|Pecora, Andrea -|
|Malacari, Dario -|
|Perezaguirreburualde, Maria -|
|Combessies, Gustavo -|
|Odeon, Anelmo -|
|Romera, Alejandra -|
|Golemba, Marcelo -|
|Wigdorovitz, Andres -|
Submitted to: Research in Veterinary Science
Publication Type: Peer Reviewed Journal
Publication Acceptance Date: August 20, 2013
Publication Date: February 1, 2014
Citation: Pecora, A., Malacari, D.A., Ridpath, J.F., Perezaguirreburualde, M.S., Combessies, G., Odeon, A., Romera, A.S., Golemba, M., Wigdorovitz, A. 2014. First finding of genetic and antigenic diversity in 1b-BVDV isolates from Argentina. Research in Veterinary Science. 96(1):204-212. Interpretive Summary: Bovine viral diarrhea viruses (BVDV) are a group of viruses that infect dairy and beef cattle worldwide. Infection results in significant losses to producers. There is a lot of variation among BVDV. Based on these variations BVDV can be placed into different groups. These groups are called genotypes. Different BVDV genotypes are found in different geographic regions. In this paper the authors look at the genotypes of BVDV found in Argentina. The significance of this research is that the genotype of BVDV that predominates in Argentina is different than the genotype of BVDV found in vaccines that are marketed in that country. The authors of the paper present data that suggests that animals vaccinated with the available vaccines may not be fully protected against infection with the viruses that are circulating in Argentina.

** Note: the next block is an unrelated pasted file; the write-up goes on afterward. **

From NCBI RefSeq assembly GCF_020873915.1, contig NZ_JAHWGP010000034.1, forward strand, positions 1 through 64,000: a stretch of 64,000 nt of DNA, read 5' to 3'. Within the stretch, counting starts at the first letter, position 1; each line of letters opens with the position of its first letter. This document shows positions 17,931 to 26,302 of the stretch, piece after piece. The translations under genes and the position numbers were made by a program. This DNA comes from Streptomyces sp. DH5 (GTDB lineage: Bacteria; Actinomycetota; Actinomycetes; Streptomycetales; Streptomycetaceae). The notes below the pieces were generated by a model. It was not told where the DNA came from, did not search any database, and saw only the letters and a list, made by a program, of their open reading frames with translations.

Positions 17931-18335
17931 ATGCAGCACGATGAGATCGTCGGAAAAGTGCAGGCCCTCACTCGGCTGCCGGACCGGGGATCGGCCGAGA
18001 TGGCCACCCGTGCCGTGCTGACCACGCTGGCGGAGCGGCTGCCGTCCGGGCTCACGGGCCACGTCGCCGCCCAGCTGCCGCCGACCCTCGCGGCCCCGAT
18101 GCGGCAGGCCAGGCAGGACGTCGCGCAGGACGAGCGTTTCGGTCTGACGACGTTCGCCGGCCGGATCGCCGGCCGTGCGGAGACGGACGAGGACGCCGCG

Technical Abstract: Infection with Bovine Viral Diarrhoea Viruses (BVDV), which belongs to the pestivirus genus of the family Flaviviridae, results in significant economic losses for cattle producers. BVDV infection of cattle results in a wide range of clinical manifestations, ranging from mild respiratory disease to fetal death and mucosal disease, depending on the virulence of the virus and the immune and reproductive status of the host. BVDV has been classified into two species, BVDV 1 and BVDV 2, each of which can be divided into subgenotypes. Antigenic differences correlating to genetic differences was demonstrated by several studies including cross neutralisation using polyclonal sera, monoclonal antibody binding and response of BVDV persistently infected animals to vaccination. In this study 30 BVDV isolated from samples collected in ¨Region Pampeana" were characterised by phylogenetic analysis. The isolates were genotyped based on comparison of the 5´untranslated region (5' UTR) and the E2 gene (which codes for the major envelope glycoprotein). In both phylogenetic trees 27 of the isolates were classified as BVDV 1 and were assigned to 2 different subgenotypes BVDV 1a (4/30), and BVDV 1b (23/30). The remaining 3 isolates were typed as BVDV 2a (2/30) and BVDV 2b (1/30). Eight of the BVDV 1b isolates were further characterised by crossneutralisation tests using guinea pig monospecific antisera and sera from bovines vaccinated with two different commercial vaccines. The results demonstrated the presence of a marked antigenic diversity among Argentinean BVDV isolates and suggest the need to incorporate BVDV 1b isolates in diagnostic and immunisation strategies.